I was fortunate to have a SOAS pass for the COP26 in Glasgow this week. The experience was incredible, inspiring and depressing. Once through the UN and NHS bureaucracy and the physical security rings of the Scottish Event Campus, there was an intense throng of ministers, corporates, activists and academics. The list of delegates ran to over 1000 pages.
COP is about party negotiations, but it is also about lobbying, representation and making broader narratives. There is a lot at stake in Climate Change debate and policy. Saudi Arabia, for example, was busy promoting a plan for hydrogen manufacturing and global distribution networks to maintain its place at the heart of the world’s energy supply.
The phrase of the conference was ‘net zero’, an idea promoted by COP and the Intergovernmental Panel on Climate Change (IPCC) to bring carbon emissions to ‘net-zero’ by 2050 to keep the warming to within 1.5 °C of pre-industrial levels. Step back from the enormity of the action required, and ‘net zero’ may also be seen as the promotion of a technological fix to a problem that is social, cultural and related to the failures of governance. The rhetoric disguises the inbuilt inequality, a point repeatedly made by Diego Pacheco, Rector of the University of the Cordillera and Head of the Bolivian delegation, who also spoke on behalf of other Lower Middle-Income Countries.
The Climate Change Minister for Pakistan, Malik Amina Aslam, was in Glasgow to promote the country’s Nature-based solutions. He was bullish and spoke about the work of the Imran Khan government had undertaken in relation to climate action and the restoration of ‘nature’. Responsible for less than 1% of global emissions the minister claimed, Pakistan was not part of the problem but had decided to be part of the solution. He said, “We are not just talking, but walking the talk on climate change”. As he was speaking, I was reminded of Mustafa Khan’s recent PhD from SOAS on the construction of lignite-fired power stations in Sindh.
At the SOAS pre-COP event, I recall speakers describing how Japan continues to export coal-fired power stations to lower-income countries and how Ghana invested in hydro-electricity in the 1970s as a sustainable national priority, but now the water has dried up, perhaps due to climate change, there is little alternative to generating electricity from fossil fuels. In the smaller rooms of COP26, and on the fringes, activists and campaigners in climate change spaces grew increasingly frustrated as the conference went on because no fundamental changes had been negotiated. These instances pointed to the seemingly widening gaps between what countries/parties need to do, what they say they will do, and what they actually do.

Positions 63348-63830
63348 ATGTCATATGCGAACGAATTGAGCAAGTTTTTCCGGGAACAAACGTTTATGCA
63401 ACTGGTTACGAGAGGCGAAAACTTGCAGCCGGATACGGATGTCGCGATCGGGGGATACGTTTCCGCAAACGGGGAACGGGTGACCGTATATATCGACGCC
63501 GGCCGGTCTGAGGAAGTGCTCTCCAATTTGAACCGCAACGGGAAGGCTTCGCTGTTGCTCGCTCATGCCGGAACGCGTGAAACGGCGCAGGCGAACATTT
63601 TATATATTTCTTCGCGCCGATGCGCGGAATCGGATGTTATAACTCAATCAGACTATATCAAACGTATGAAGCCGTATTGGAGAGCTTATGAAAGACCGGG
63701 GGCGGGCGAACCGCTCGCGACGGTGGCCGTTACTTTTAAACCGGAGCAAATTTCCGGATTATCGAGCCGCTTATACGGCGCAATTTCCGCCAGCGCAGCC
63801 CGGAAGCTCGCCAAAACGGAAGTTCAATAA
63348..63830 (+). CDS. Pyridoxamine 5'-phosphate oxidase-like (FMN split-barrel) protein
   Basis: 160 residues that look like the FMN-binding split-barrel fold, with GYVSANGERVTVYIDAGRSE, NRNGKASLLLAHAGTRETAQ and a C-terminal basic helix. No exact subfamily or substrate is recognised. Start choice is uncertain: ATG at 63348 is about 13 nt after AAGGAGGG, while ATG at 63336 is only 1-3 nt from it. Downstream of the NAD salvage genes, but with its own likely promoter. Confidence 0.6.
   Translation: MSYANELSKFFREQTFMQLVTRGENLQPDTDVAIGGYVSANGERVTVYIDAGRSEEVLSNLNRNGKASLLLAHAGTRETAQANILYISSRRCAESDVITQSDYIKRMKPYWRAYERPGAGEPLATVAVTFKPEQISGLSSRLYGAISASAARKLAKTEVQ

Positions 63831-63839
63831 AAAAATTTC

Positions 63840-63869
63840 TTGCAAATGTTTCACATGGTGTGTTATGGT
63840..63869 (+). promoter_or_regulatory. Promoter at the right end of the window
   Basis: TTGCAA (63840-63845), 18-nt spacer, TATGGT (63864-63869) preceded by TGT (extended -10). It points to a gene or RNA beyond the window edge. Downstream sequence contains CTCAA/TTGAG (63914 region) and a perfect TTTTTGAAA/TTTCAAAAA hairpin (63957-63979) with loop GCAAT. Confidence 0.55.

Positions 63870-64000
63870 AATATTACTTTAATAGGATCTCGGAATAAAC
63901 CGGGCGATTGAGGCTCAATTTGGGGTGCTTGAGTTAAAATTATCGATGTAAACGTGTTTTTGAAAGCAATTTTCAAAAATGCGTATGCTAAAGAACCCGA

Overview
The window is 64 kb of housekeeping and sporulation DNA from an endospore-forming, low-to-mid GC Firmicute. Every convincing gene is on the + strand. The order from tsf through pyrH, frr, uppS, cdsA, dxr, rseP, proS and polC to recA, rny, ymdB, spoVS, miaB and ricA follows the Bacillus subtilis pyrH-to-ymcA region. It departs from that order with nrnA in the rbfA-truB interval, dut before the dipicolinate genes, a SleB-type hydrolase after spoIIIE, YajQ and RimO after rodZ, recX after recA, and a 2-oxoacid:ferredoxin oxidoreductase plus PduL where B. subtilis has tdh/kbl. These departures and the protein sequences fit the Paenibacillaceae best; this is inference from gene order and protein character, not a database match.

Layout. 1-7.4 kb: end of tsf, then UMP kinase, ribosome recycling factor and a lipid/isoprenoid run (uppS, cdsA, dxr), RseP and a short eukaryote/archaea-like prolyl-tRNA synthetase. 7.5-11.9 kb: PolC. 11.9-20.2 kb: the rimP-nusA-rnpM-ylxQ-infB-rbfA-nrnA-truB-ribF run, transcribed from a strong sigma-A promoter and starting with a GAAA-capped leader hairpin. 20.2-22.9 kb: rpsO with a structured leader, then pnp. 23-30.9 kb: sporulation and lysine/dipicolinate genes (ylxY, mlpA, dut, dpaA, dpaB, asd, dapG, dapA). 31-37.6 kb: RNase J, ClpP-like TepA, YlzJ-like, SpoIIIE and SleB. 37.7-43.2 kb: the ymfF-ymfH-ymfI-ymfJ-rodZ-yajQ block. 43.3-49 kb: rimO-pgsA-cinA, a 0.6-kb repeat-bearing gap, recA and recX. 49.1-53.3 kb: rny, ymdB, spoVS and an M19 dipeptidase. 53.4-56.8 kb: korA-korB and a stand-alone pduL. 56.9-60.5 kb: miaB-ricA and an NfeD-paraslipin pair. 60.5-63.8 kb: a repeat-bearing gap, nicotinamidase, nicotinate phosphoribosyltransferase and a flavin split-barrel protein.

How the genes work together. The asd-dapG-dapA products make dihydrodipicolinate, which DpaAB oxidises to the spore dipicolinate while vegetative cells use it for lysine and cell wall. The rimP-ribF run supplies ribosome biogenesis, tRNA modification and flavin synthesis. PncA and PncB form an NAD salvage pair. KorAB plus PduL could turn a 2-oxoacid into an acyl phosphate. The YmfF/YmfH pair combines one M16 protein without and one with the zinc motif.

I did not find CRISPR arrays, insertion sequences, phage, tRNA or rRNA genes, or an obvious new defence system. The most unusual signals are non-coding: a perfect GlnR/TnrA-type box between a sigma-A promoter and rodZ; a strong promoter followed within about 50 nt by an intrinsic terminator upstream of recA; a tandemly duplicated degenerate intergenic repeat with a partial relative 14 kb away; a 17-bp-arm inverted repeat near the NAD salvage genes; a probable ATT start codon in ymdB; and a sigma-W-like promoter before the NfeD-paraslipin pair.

At the start of the conference, Narendra Modi pledged to increase non-fossil energy capacity, to generate 50 percent of energy from renewable sources, and reduce projected carbon emissions by 1 billion tonnes by 2030. The headline claim was however to achieve net-zero carbon by 2070, following China 2060 and USA 2050: 49, 39 and 29 years into the future.
The pledges raise many questions, not least of which is how they square with current energy use, the continued adoption and promotion of technologies and forms of manufacture that ‘lock-in’ carbon consumption, and the future of the now infamous ‘green coal’ that India burns so much of. There is also the big question of how decarbonisation at this rate will serve the simultaneous push for economic and industrial growth – illustrating, to me at least, the profound tension between internal-facing political priorities and international projections of national will. For some countries, the adoption of ‘renewable’ energy technology is about energy transition, for others, like India at this historic moment, ‘renewable’ energy is a way of generating more energy alongside carbon technologies. This fundamental point is often overlooked.
By the end of the conference, Alok Sharma, President of COP26 and former ‘infrastructure envoy’ to India was fighting with emotion as he apologised for changing a clause on fossil fuels following heavy-weight interventions from India and China, as the wording of the agreement went from ‘phase out’ to ‘phase down’ coal.
Edward Simpson is the Director of the SOAS South Asia Institute, Head of Anthropology and Sociology, and Professor of Social Anthropology at SOAS. His primary research interest is in how abstract ideas are made into concrete/real things, particularly in relation to infrastructures, climate change, humanitarianism and sustainability politics.
Explore the COP26 series, read Dr Giuseppina Siciliano’s blog ‘COP26: A “just” decision-making process is needed for a “just” transition’.